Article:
Our objective in this assignment is to extend our examination of our course theme beyond what has been discussed in our course readings. Ultimately, through the essay, you want to address the question, “Taken together, what unique, new insight (thesis) do these three texts offer?”
Your Researched Synthesis Essay should incorporate 4 relevant and credible outside sources with one course text to support your argument. Your essay must also include material from an interview with a reputable source.
Each Researched Synthesis Paper should include:
• 1 reading from our course
• 1 academic source (an article from peer-reviewed academic journal or chapter
from a scholarly book, found using the NSC library research database)
• 3 reputable articles (secondary sources)
• Interview material (cite the interview according to MLA guidelines)
As stated above, you are responsible for incorporating research materials from 4 outside sources to build your synthesis essay along with your chosen text. One of these outside sources must be an academic source (scholarly article or chapter from an academic book) while the others can either be substantive magazine or newspaper articles or a chapter from a reputable nonfiction book, or one interview.
Your paper should be thesis-driven. That is to say, it should search for links between materials for the purpose of constructing a thesis or theory about their relationship to each other. Your thesis should be a disputable claim that is proven through your use of specific evidence in the form of MLA-style in-text citations, around which you report (step 1) and interpret (step 2) your material. Furthermore, your thesis should feature prominently in the introduction of your essay and organize the development of your body paragraphs.
1) How do I choose my topic?
This is a topic you will be spending the next month thinking about and researching…you want it to be relevant for you, and meaningful. You want it to make you excited, to drive you to the page to bring this truth out from the light. There is a great deal occurring on the global stage at the moment, and I encourage you to write about the geographies and peoples that matter to you most.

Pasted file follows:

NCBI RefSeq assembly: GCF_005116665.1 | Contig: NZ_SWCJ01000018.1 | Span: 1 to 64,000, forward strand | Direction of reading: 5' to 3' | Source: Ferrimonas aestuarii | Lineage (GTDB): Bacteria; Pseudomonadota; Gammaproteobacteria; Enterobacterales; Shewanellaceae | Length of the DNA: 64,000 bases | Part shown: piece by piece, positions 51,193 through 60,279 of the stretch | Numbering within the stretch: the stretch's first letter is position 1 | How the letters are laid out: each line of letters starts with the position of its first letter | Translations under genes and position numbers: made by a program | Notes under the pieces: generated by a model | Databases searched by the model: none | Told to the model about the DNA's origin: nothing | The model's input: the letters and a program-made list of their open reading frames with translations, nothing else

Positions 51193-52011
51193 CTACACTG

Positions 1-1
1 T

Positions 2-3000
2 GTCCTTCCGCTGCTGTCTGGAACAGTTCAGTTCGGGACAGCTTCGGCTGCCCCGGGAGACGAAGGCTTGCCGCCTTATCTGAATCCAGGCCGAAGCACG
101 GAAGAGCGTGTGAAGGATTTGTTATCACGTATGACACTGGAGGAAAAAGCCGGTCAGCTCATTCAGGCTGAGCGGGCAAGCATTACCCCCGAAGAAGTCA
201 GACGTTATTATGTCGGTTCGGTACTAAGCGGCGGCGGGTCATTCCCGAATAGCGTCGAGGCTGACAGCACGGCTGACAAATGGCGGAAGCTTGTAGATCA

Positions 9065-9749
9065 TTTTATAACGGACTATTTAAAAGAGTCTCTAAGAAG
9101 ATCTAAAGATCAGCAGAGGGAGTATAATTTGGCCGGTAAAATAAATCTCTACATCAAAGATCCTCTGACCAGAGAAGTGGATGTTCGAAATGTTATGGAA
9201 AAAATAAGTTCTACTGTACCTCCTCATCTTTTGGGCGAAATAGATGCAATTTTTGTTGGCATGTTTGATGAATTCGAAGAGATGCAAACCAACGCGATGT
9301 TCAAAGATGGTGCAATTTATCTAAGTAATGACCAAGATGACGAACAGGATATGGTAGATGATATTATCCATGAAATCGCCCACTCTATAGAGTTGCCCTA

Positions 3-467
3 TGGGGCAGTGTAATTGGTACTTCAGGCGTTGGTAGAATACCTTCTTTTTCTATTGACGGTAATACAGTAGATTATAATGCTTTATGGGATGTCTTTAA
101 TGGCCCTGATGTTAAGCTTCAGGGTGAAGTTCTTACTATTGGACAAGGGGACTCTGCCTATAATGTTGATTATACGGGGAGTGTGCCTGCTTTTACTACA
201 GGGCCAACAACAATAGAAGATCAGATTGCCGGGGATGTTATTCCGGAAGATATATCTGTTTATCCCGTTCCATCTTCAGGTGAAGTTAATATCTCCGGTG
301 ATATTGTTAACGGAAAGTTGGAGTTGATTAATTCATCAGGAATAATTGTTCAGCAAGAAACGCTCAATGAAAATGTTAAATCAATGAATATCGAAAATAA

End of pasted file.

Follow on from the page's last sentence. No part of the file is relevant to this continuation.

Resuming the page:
My suggestion if you are struggling to find a topic is to return to your list of “Hateful Things,” patterned after Sei Shonagon. Writing from a space of what makes you mad/confused is a wonderful place to start.
2) Gather, read, and analyze some outside sources for your Source Sheet.
3) Once you have found relevant and credible sources, browse over them. Decide which 4 sources offer the most pertinent information for your topic (or decide if you need to continue researching to find alternate sources if what you have found thus far doesn’t offer enough).
3) Read and annotate each text carefully. Write a quick summary of each source. Highlight passages that speak to your topic. Begin noting interesting thematic connections between the sources.
4) Formulate a thesis. Your thesis is the main idea that you want to present in your synthesis, and it should articulate a clear assertion about the new, un-obvious insight that came out of examining the four texts together.
5) Decide how you will use your source material. How will the information and the ideas in the passages help you fulfill your purpose?
6) Develop an organization plan, according to your thesis. What will become the major sections (subtopics) of your essay? How will you arrange your material? Your essay should be organized by different aspects or subtopics of your larger topic, rather than by source.
7) Draft topic sentences for the body paragraphs. Fill out which sources you will use in which body paragraphs. Carefully document the sources.
These solutions may offer step-by-step problem-solving explanations or good writing examples that include modern styles of formatting and construction of bibliographies out of text citations and references. Students may use these solutions for personal skill-building and practice. Unethical use is strictly forbidden.The aim of the present discussion is to attempt to take James Baldwin’s message in Notes of a Native Son and apply it to an understanding of some of the dimensions of the immigration debate currently an element of public discourse in the United States. This paper was initially intended to focus on the issue of H-1B work visas and how the current President has, in conjunction with other Republicans, used H-1B visas as one element of an anti-immigration political stance. However, as research progressed, and with Baldwin’s thoughts in the background, it became clear that more fruitful work could be undertaken. Specifically, in line with inspiration from Baldwin, research priority shifted from discussion of the technicalities of the H-1B visa and its politics to analyzing the ‘arguments’ and rhetoric deployed by anti-immigration advocates. Thus, in terms of what this paper does, focus is on the ‘injustices’ inherent in how immigration and immigrants are spoken about by anti-immigration advocates in order to express their positions under the guise of rigorous argument; in line with Baldwin’s second chief idea, these tactics will be exposed and pushed back against. The overarching thesis of this discussion is, thus, this: Today, in the Digital, Social Media age, the sorts of injustices associated with privilege and ethnicity are often most apparent not in physical streets and neighborhoods but in the discourse surrounding an issue, where those injustices have the power to shape the future and do the most damage....
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